Zac McDorrI remember watching my cousin Matt Pouliot on TV in the ‘80s. The Morse High basketball team had just won the state championship for the third year in a row, and he was cutting down the basketball net while riding the shoulders of a teammate.

Like most high school athletes, he moved on to other things when he entered the workforce, becoming a Merchant Marine captain.

The star of an earlier generation stuck with basketball. Morse won back-to-back championships in 1962 and 1963, and the big star was Joe Harrington. During the ’62 season, Harrington and the Shipbuilders beat Chevrus 54 – 39 for the Western Maine title, and then beat Bangor for the state championship.

The following year Morse beat Stearns in double overtime for the repeat, despite Harrington riding the bench with foul trouble. He was then named as an All American by Parade Magazine.

Harrington accepted an offer to play basketball at the University of Maryland, and was a starter all four years under head coach Bud Milliken. In 1967, he was drafted in the 11th round by the Boston Celtics.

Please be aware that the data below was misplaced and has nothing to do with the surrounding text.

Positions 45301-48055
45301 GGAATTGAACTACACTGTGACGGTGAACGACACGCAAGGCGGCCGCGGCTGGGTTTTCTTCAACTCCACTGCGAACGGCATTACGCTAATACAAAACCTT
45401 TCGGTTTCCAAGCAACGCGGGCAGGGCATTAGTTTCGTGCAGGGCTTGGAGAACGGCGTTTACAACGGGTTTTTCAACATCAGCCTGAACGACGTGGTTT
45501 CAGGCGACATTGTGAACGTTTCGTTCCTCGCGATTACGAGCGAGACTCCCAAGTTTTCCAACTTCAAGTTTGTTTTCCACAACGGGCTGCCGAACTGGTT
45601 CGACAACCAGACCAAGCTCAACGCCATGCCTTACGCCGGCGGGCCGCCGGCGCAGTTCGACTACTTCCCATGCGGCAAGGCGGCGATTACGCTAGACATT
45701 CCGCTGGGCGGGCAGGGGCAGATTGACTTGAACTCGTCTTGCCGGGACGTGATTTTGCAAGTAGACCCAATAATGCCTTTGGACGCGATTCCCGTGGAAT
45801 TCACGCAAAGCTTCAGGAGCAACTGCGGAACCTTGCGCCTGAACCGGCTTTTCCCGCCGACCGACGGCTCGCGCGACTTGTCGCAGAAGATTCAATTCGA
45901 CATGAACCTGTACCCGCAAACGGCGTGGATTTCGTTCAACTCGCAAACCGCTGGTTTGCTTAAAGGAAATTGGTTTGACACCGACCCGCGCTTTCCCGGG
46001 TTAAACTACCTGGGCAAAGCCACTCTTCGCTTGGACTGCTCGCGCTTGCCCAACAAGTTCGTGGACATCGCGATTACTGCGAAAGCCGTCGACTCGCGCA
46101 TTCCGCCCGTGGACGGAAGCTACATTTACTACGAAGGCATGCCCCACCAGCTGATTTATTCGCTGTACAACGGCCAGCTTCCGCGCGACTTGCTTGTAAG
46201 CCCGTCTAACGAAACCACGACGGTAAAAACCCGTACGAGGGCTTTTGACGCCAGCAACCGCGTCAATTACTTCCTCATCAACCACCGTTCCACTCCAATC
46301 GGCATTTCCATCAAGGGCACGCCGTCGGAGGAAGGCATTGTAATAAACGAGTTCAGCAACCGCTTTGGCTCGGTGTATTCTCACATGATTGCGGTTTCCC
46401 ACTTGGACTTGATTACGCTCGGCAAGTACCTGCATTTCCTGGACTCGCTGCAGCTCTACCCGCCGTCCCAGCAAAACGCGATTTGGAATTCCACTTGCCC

While Mainers would have loved to see him in a green jersey, his pro career didn’t pan out, partly due to knee problems. Instead, Harrington turned to coaching.

His first head coaching job was at Hofstra, followed by George Mason, Long Beach State, and Colorado. He managed the U.S. national team in the 1990 FIBA world championship. Later, he worked as an assistant coach for the NBA Toronto Raptors. Afterward, he went back to Maryland and served as a director.

Now in his seventies, Harrington recently moved to Northern Virginia to be near his teenage daughter, and accepted a job coaching a high school team. He once traveled on team jets; now he drives his team on a school bus.

It’s all basketball to him.

Sources: “Memories of Morse,” 1979, and Washington Post.

filed under: